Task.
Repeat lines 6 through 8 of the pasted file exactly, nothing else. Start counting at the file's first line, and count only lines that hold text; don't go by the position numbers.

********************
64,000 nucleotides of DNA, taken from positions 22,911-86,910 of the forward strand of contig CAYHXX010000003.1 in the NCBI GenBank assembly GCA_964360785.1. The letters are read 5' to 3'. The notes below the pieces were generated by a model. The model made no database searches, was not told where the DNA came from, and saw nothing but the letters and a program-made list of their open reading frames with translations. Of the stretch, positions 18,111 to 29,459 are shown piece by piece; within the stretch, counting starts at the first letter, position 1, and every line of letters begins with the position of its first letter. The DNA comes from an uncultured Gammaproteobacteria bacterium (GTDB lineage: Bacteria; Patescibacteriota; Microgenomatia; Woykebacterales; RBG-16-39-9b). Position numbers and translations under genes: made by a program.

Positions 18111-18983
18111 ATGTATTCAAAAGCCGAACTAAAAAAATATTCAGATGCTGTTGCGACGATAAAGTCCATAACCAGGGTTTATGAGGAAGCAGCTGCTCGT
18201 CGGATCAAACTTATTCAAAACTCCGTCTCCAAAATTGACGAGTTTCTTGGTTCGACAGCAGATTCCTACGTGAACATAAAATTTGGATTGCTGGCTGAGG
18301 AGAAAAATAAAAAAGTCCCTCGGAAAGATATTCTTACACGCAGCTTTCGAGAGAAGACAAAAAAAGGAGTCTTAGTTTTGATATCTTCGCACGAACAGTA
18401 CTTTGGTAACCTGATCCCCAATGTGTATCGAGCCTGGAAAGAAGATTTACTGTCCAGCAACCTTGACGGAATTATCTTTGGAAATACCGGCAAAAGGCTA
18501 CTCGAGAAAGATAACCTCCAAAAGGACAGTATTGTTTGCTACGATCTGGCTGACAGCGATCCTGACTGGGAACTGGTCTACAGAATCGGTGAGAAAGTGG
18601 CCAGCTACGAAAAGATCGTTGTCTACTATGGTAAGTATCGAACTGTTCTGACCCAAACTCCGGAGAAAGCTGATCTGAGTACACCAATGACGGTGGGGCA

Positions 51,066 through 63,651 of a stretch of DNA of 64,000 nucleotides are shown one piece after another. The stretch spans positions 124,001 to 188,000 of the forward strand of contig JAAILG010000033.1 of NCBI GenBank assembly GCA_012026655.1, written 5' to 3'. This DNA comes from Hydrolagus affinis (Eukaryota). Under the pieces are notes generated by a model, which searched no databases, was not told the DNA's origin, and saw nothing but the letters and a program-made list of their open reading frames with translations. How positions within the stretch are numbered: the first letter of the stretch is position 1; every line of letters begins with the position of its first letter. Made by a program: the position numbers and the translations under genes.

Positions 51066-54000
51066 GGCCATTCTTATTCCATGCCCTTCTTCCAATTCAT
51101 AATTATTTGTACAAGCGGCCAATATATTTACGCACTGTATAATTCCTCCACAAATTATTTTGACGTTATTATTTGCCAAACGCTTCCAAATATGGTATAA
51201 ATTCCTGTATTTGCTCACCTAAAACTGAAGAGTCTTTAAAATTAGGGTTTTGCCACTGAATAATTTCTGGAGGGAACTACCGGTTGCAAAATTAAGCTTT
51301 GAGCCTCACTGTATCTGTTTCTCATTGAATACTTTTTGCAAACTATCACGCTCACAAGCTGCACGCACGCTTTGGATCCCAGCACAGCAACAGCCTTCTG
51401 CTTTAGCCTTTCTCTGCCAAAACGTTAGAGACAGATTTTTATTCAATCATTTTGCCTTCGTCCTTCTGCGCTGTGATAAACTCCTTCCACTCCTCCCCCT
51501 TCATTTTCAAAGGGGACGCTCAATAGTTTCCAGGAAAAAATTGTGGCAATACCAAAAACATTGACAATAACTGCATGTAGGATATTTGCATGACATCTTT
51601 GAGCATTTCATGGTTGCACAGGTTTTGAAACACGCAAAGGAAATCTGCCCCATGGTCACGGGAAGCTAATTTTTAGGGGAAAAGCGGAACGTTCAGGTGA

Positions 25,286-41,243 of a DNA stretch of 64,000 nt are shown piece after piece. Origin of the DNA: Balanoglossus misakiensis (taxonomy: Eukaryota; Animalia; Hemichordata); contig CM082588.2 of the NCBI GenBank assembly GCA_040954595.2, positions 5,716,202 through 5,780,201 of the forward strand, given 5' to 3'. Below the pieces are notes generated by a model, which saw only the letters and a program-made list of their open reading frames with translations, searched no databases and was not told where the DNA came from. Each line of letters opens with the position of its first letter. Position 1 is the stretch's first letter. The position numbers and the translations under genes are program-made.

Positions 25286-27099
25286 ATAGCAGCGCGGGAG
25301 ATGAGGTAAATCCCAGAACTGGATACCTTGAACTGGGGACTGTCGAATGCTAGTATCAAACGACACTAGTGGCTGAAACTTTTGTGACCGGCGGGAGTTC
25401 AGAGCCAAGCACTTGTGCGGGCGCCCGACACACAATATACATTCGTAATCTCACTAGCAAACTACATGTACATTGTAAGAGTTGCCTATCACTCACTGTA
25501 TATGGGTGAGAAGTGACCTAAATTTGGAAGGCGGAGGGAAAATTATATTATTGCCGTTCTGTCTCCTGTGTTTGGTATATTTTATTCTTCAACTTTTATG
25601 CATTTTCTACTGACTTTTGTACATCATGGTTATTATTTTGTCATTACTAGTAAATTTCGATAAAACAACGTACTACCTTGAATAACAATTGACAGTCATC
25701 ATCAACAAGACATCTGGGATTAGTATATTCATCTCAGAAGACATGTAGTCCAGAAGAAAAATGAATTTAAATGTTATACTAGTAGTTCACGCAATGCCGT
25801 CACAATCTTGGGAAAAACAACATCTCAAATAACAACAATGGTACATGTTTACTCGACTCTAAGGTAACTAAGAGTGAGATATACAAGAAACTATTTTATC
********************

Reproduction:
18401 CTTTGGTAACCTGATCCCCAATGTGTATCGAGCCTGGAAAGAAGATTTACTGTCCAGCAACCTTGACGGAATTATCTTTGGAAATACCGGCAAAAGGCTA
18501 CTCGAGAAAGATAACCTCCAAAAGGACAGTATTGTTTGCTACGATCTGGCTGACAGCGATCCTGACTGGGAACTGGTCTACAGAATCGGTGAGAAAGTGG
18601 CCAGCTACGAAAAGATCGTTGTCTACTATGGTAAGTATCGAACTGTTCTGACCCAAACTCCGGAGAAAGCTGATCTGAGTACACCAATGACGGTGGGGCA